In Ann Arbor, Michigan, a new mixed-income housing development is under construction. It’s called Veridian at County Farm, and it will be a climate-friendly community with green space, on-site food gardens, and homes that run entirely on electricity.

“The neighborhood is 100% all-electric … so the neighborhood will not have any gas line connected to it,” says Matt Grocoff, the founder of Thrive Collaborative.

The real estate firm is partnering with an affordable housing developer on the project.

He says that buildings that run on electricity can reduce climate pollution because that electricity can be supplied by renewables.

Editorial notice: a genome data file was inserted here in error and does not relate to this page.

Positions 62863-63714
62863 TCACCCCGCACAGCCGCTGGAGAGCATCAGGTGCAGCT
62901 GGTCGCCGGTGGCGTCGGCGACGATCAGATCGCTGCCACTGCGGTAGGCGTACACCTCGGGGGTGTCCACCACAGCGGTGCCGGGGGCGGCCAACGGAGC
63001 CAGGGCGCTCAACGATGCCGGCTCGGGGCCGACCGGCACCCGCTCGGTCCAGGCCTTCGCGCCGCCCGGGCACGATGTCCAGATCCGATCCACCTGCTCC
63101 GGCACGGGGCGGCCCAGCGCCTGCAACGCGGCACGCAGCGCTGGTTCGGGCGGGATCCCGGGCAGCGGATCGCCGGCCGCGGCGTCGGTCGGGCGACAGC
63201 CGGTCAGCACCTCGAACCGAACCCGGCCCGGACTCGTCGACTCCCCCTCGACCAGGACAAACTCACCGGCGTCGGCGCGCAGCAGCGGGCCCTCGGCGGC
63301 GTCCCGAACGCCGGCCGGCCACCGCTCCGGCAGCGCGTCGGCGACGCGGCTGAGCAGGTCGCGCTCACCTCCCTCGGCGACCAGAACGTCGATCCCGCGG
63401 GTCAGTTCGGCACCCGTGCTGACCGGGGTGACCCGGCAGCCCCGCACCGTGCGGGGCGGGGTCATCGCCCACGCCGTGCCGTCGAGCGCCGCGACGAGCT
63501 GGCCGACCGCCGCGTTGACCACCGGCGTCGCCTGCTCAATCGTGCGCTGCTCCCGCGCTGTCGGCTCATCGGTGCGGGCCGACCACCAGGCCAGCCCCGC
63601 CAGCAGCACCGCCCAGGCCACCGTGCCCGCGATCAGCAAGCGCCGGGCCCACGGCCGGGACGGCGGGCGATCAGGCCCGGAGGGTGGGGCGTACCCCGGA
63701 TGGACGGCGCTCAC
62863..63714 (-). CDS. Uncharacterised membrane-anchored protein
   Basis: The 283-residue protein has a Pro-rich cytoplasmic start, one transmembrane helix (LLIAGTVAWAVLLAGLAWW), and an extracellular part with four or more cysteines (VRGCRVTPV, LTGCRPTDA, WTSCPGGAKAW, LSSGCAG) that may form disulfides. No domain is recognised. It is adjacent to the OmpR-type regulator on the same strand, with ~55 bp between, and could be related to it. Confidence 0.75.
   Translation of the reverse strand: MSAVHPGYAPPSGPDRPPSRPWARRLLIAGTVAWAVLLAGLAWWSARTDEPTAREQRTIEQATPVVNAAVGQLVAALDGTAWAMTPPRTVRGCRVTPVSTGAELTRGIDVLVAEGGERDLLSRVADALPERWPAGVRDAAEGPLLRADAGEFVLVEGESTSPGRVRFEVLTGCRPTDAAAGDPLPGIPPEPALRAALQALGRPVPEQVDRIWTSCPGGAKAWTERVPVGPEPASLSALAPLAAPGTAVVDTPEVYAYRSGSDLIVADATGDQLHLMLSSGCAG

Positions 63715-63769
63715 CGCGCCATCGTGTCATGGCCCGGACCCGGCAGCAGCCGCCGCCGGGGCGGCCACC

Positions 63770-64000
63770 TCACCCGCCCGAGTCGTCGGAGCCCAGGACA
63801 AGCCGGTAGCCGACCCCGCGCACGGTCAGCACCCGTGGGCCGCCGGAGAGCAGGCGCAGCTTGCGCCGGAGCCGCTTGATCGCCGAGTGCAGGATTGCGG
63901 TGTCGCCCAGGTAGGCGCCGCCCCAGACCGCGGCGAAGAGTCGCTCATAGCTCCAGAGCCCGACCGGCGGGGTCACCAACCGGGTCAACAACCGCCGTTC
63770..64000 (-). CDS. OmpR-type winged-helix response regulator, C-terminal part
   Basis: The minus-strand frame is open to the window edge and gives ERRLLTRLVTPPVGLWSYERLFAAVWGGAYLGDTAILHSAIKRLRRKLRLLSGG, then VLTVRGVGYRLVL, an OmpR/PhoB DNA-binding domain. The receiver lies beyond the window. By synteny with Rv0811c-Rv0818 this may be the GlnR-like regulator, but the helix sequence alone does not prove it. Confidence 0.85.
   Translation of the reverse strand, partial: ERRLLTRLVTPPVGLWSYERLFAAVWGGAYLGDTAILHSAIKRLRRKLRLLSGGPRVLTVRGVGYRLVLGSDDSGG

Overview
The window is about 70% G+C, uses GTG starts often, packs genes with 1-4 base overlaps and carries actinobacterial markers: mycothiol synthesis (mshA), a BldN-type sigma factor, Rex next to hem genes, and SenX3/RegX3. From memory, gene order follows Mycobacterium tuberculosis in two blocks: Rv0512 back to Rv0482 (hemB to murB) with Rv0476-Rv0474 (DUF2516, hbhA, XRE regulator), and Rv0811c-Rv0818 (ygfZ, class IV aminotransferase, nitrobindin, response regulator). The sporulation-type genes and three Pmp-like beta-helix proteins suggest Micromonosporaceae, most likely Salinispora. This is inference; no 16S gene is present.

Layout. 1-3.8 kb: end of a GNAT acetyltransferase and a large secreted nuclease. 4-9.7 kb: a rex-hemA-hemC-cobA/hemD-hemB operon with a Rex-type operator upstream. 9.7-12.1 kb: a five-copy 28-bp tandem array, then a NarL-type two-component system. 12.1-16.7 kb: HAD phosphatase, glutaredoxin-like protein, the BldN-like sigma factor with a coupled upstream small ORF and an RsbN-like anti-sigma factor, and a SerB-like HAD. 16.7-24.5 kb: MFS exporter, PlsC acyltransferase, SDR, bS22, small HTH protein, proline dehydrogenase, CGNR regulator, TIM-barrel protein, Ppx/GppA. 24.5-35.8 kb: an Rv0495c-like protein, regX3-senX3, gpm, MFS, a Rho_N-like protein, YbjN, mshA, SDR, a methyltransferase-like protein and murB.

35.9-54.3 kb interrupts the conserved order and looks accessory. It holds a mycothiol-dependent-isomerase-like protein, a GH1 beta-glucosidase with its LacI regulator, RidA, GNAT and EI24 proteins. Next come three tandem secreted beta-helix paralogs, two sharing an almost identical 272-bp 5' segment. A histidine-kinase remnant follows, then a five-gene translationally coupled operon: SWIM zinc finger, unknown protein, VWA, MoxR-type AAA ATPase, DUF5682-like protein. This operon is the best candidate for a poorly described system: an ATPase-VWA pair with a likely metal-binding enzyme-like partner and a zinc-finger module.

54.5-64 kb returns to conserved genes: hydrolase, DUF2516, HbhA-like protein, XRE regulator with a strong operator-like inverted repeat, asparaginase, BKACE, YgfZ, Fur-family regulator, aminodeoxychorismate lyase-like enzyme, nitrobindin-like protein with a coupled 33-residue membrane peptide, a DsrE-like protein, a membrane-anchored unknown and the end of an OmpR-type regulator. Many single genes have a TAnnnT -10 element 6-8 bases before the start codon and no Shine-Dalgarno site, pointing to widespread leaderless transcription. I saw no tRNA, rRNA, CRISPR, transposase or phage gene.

So instead of gas furnaces, boilers, and stoves, the houses and apartments in the Veridian community will use electric heat pumps and induction ranges.  And the buildings will have rooftop solar panels and backup battery storage.

Some of the larger homes will cost almost $1 million. But plans call for about a third of the more than 150 units to be reserved for low-income residents.

Grocoff says the goal is to create a climate-friendly community that’s accessible to more people: “And really create a model that all other development should be, starting now and moving forward.”

Reporting credit: Sarah Kennedy/ChavoBart Digital Media